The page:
The inept deputies of the Reno Sheriff’s Department carry on after tragic Season 5 losses from their ranks in Season Six, which picks up with a memorial to fallen Officers Garcia (Carlos Alazraqui), Johnson (Wendi McLendon-Covey), and Kimball (Mary Birdsong). In true Reno 911! fashion, more escapades ensue as the Reno cops, led by Lt. Dangle (Thomas Lennon), welcome new officers and encounter guest stars old and new (Jonah Hill, Craig Robinson, the Human Giant comedy troupe). Get all 15 episodes uncensored along with outtakes, deleted scenes, and commentary tracks.
Next: Universal releases four classic films, including Ali Baba and Beau Geste
This week, Universal releases four new reissues from their Universal Backlot Series, which has become a great way to reacquaint yourself with (or, discover for the first time) some classic catalog titles. In 1936’s The Trail of the Lonesome Pine (Tomatometer N/A), an Appalachian family feud gets in the way of romance — and industrialization — as Henry Fonda and Fred MacMurray vie for the same woman. The Western genre takes on a wistful sheen in 1962’s Lonely are the Brave (89%), which stars Kirk Douglas as a cowboy living off the grid, pursued by a sheriff (Walter Matthau) in a film scripted by Dalton Trumbo. Shot in “glorious” Technicolor, the 1944 spectacle film Ali Baba and the Forty Thieves (N/A) is a sumptuous, if camp, adventure starring the exotic screen star Maria Montez. Finally, check out Beau Geste (100%), the 1939 classic about a trio of French Legionnaire brothers harboring a secret, starring Gary Cooper, Ray Milland, and Robert Preston.
Next: Leelee Sobieski, Steve Zahn, and Danny Glover are strangers on a Night Train
Pandora’s Box meets Murder on the Orient Express in Night Train, a direct-to-DVD thriller about greed and murder among strangers who find a mysterious box in the possession of a dead man on an overnight train. Danny Glover stars as the conflicted conductor, who along with Leelee Sobieski and her Joyride co-star Steve Zahn, wrestles with his conscience over the jeweled contents of the wooden puzzle box. (shades of Hellraiser, anyone?) Making-of features accompany the film.
Next: Jacqueline Bisset in The Deep, in High Definition!
A scuba-diving couple (Nick Nolte and Jacqueline Bisset) discovers a sunken ship full of treasure — and valuable drugs — in this 1977 underwater thriller from director Peter Yates (Breaking Away, Bullitt). Based on Peter Benchley’s novel of the same name, The Deep suffered from comparisons to Benchley’s other deep sea tale — a little story called Jaws — but features a watchable cast (including Robert Shaw, Louis Gossett, Jr. , and Eli Wallach) and blazed the trail for an entire genre of underwater, treasure-hunting films. (Into the Blue? Not very original.) A handful of additional scenes and a lengthy making-of feature make this a fair release for retro film aficionados.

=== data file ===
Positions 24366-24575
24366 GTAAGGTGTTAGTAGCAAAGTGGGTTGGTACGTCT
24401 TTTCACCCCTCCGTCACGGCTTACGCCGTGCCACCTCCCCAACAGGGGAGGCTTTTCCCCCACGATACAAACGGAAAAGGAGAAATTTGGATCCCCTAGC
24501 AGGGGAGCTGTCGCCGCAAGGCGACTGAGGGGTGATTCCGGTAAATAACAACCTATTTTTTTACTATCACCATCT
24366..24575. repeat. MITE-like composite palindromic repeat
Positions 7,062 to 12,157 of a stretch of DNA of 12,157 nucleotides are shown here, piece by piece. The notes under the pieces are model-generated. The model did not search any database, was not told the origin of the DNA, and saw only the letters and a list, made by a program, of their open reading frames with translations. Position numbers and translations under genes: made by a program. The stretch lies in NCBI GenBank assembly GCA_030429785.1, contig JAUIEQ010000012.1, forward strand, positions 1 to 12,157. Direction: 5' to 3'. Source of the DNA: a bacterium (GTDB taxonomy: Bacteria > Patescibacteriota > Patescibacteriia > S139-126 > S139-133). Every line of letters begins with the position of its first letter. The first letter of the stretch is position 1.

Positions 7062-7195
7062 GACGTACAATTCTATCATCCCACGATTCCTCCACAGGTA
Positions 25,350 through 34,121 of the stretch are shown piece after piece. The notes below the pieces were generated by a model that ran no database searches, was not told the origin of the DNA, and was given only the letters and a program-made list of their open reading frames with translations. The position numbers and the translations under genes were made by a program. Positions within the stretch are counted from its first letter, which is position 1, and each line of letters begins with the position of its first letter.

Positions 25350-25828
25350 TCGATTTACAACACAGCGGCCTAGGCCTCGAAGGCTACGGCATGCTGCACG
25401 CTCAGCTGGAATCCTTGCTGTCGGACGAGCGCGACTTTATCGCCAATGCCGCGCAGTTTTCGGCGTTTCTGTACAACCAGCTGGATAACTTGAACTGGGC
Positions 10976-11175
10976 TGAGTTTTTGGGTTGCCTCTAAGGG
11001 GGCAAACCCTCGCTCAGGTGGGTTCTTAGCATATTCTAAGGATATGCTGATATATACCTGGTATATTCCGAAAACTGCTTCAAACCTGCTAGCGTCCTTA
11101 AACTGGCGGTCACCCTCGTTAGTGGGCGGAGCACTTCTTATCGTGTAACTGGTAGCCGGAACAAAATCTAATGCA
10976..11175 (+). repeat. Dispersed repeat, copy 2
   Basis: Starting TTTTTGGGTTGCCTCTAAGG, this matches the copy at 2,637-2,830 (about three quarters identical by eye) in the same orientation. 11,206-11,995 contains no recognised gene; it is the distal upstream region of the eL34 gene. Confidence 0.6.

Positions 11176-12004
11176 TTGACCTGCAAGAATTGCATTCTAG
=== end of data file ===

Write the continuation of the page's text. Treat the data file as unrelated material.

Next: Rapper-turned-actor makes his star-studded directorial debut!
You might remember him best from the 1993 hit single “Slam,” courtesy of his rap group Onyx, but hip-hop-artist-turned-actor Sticky Fingaz (AKA Kirk Jones) has been involved in film and television almost as long. This week, Mr. Fingaz makes his directorial debut with A Day in the Life, a crime saga in which every line — yes, even those spoken by the narrator in this ought-to-be-red band trailer — are rhymed. As in, rapped! Given the impressive cast listing, seemingly comprised of everyone Sticky Fingaz knows in showbiz (including Omar Epps, Mekhi Phifer, Bokeem Woodbine, Faizon Love, Michael Rapaport, Kurupt, Treach, and fellow Onyx musician Fredro Starr), we were a little disappointed by the production values and silly, gratuitous violence on view in the aforementioned trailer. Then again, Fingaz gets points for having the guts to add some realism to the classic movie cliché of the runaway stroller (watch at the 2:32 mark)!
Until next week, happy renting!